This is the first part in a series of Tiger TV's investigative installment about agricultural food needs and deficiencies in the state of Louisiana.

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This is the first part in a series of Tiger TV's investigative installment about agricultural food needs and deficiencies in the state of Louisiana.      

Larry Johnson's quick grocery store run is actually a 43-minute walk for him and his neighbors on Napoleon St., who typically don't own a car. 

"There's nothing here in South Baton Rouge," Johnson said. “The difference would be tremendous if there were grocery stores in walking distance.. chances are, they would get the nutrition they need.”

In Louisiana, 45 percent of people live in an area that has limited access to affordable and nutritious food. The nutrition and research communities have coined these areas as food deserts. 

One of the largest food deserts in the state sits right in LSU's backyard, just north of the university's campus. 

Edgar Cage works with Together Baton Rouge, a non-profit created to help improve the Baton Rouge community. One of there main focuses has been food insecurity. 

“We’ve been working on this issue since 2014 when we created the Fresh Food Financing Initiative," Cage said. 

According to Cage, Baton Rouge not only lacks grocery stores in low income areas, but the convenience stores in those neighborhoods don't offer much.

“Those corner stores don’t sell fresh, healthy foods," Cage said. "You’ll be lucky to find a head of lettuce or a tomato, and if you do, it will cost you 50 to 60 percent more than it would somewhere else.”

Food deserts are not the only obstacles prevalent in low income communities. Food swamps, neighborhoods with an abundance of fast food restaurants and other unhealthy options, are now flooding cities to the point where these have become the only options. 

Councilman Darryl Hurst, who represents Louisiana's fifth district in Baton Rouge, said looking for a healthy meal in the city is difficult. 

“When I try to look for a healthy meal, I have one or two places to go get it," Hurst said. "And you have to go to those same places everyday."

The 70805 zip code has both food swamps and high crime. The Baton Rouge crime rate is 2.3 percent higher than the national average and 1.4 percent higher than the state average. 

The combination of crime and food swamps often prevents grocery stores from setting up shop in these neighborhoods. 

“Anytime you have high crime, you typically have low education. When you have low education, you have low income. When you have low income, you have lower median incomes in those households," Hurst said. 

Hurst encourages families in his district to utilize Top Box, a program that delivers boxes of nutritious food to individuals and community providers at a much more affordable price.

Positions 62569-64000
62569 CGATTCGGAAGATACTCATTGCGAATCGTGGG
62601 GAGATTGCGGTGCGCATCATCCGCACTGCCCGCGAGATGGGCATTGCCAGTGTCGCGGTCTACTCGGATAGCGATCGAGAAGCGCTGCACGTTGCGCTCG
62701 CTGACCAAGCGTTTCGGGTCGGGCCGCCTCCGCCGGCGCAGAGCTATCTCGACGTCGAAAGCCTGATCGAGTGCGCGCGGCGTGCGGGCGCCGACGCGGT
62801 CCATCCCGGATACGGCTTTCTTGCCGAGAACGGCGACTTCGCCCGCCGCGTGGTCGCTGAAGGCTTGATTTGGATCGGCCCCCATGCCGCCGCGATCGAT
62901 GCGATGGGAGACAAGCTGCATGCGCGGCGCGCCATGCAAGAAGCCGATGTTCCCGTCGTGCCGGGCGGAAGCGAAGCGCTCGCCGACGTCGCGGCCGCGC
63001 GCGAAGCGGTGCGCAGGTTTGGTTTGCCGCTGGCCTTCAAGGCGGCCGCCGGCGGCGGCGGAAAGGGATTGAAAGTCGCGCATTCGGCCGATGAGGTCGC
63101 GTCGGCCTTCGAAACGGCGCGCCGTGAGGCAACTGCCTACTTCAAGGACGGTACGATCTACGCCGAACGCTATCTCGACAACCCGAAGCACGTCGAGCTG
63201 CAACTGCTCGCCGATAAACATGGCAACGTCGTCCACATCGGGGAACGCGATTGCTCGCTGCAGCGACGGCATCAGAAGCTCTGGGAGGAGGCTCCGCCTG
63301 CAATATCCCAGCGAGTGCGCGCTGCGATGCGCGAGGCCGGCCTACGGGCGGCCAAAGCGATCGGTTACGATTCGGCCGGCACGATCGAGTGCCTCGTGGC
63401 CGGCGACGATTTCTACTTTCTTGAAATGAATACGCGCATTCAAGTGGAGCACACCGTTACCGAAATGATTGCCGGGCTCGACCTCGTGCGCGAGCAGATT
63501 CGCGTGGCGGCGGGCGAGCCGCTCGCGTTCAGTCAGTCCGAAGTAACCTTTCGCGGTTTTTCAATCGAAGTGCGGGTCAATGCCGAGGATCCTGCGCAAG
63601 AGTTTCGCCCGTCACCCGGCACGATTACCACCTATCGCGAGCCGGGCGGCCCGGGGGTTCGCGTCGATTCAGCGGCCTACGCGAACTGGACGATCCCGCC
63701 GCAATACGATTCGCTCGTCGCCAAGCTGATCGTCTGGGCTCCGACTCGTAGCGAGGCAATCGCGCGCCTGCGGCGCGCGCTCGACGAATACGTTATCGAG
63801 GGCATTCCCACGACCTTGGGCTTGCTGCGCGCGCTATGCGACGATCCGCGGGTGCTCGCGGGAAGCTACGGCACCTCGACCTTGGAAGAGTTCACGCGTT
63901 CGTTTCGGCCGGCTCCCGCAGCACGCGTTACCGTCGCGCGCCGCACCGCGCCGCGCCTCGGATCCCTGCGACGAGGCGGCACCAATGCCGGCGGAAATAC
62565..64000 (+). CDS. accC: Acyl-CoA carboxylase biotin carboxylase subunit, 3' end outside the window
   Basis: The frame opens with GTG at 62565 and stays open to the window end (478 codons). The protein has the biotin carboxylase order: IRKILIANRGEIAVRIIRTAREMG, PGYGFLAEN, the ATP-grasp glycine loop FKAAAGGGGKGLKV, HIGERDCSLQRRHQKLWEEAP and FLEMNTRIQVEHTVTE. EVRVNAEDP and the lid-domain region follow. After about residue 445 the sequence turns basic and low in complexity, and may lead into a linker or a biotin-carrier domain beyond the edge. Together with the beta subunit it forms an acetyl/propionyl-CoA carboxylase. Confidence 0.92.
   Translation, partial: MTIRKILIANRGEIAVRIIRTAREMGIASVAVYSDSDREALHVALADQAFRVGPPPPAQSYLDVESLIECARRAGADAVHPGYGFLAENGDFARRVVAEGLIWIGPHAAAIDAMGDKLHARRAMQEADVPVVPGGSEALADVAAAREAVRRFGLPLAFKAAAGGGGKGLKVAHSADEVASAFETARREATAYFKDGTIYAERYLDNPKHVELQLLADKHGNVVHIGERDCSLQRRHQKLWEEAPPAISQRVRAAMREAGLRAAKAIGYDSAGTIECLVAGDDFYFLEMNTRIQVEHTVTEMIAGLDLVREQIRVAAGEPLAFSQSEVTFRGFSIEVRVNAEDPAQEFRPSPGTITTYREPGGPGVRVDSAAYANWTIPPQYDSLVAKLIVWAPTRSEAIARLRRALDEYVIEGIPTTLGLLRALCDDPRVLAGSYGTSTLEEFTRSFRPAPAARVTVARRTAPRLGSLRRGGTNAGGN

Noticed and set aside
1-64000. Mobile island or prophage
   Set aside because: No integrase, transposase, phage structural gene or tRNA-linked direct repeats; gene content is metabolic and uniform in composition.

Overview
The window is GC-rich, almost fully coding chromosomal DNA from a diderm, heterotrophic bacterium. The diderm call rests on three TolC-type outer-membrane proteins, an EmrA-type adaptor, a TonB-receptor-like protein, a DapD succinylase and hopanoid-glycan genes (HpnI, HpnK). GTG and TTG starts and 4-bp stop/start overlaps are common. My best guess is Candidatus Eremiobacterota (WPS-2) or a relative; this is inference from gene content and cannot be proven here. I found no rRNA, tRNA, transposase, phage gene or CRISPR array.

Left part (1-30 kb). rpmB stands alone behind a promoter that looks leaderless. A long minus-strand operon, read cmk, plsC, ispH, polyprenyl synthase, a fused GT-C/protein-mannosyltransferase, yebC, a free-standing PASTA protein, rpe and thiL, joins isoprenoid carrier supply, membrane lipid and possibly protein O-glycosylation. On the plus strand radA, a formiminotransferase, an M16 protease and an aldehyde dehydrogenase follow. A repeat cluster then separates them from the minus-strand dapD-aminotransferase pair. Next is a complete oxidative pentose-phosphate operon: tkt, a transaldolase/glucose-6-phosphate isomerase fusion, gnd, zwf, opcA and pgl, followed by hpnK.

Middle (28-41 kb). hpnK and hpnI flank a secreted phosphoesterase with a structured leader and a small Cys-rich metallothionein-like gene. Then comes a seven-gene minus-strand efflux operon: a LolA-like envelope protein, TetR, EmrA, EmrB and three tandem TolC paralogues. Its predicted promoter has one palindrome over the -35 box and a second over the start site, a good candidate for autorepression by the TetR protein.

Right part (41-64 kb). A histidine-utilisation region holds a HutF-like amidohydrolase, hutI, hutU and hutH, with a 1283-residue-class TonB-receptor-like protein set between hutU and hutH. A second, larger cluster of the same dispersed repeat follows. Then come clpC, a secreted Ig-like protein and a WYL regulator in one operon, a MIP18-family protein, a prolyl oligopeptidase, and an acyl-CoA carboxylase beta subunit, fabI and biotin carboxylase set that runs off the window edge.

“Whatever the need is," Hurst said. "We are partnering to make sure the community is fed.”

Unlike other organizations in the community, no financial requirements or trends are needed to qualify and receive assistance from Top Box. 

“A hungry kid has trouble learning at school, a hungry adult has trouble looking for a job and those opportunities," Hurst said. "If we could help in that one area, we want to be able to do that and close that gap.”

As important as the programs and partnerships are, 17,000 households in North Baton Rouge are still food insecure. Hurst says money is the bottom line. 

“When grocery stores look at where they want to land, they look for certain income levels to be able to put certain merchandising together to make sure the community has the products that it needs,” Hurst said.

Despite organizations like Together Baton Rouge offering incentives for grocery stores to build in food desert communities, high crime rates often deter them. 

“There’s a perception [that] it's difficult to get a grocery store to come in these communities because of what they think will happen...crime, theft, etc.,” Edgar said. 

Councilman Hurst has seen how companies choose their next location, and the process often excludes low income areas. 

Big box grocery stores are not as likely to invest in the community. That logic  leaves Larry Johnson, as well as his neighbors who don't own vehicles, to walk miles and miles to put healthy foods on their tables. 

"You can't avoid crime, crime is everywhere, but you can help a community." Johnson said.

Residents like Johnson hope that grocery stores will change their way of thinking about these communities. 

"If you want to do better, you have to know how to do better," Johnson said.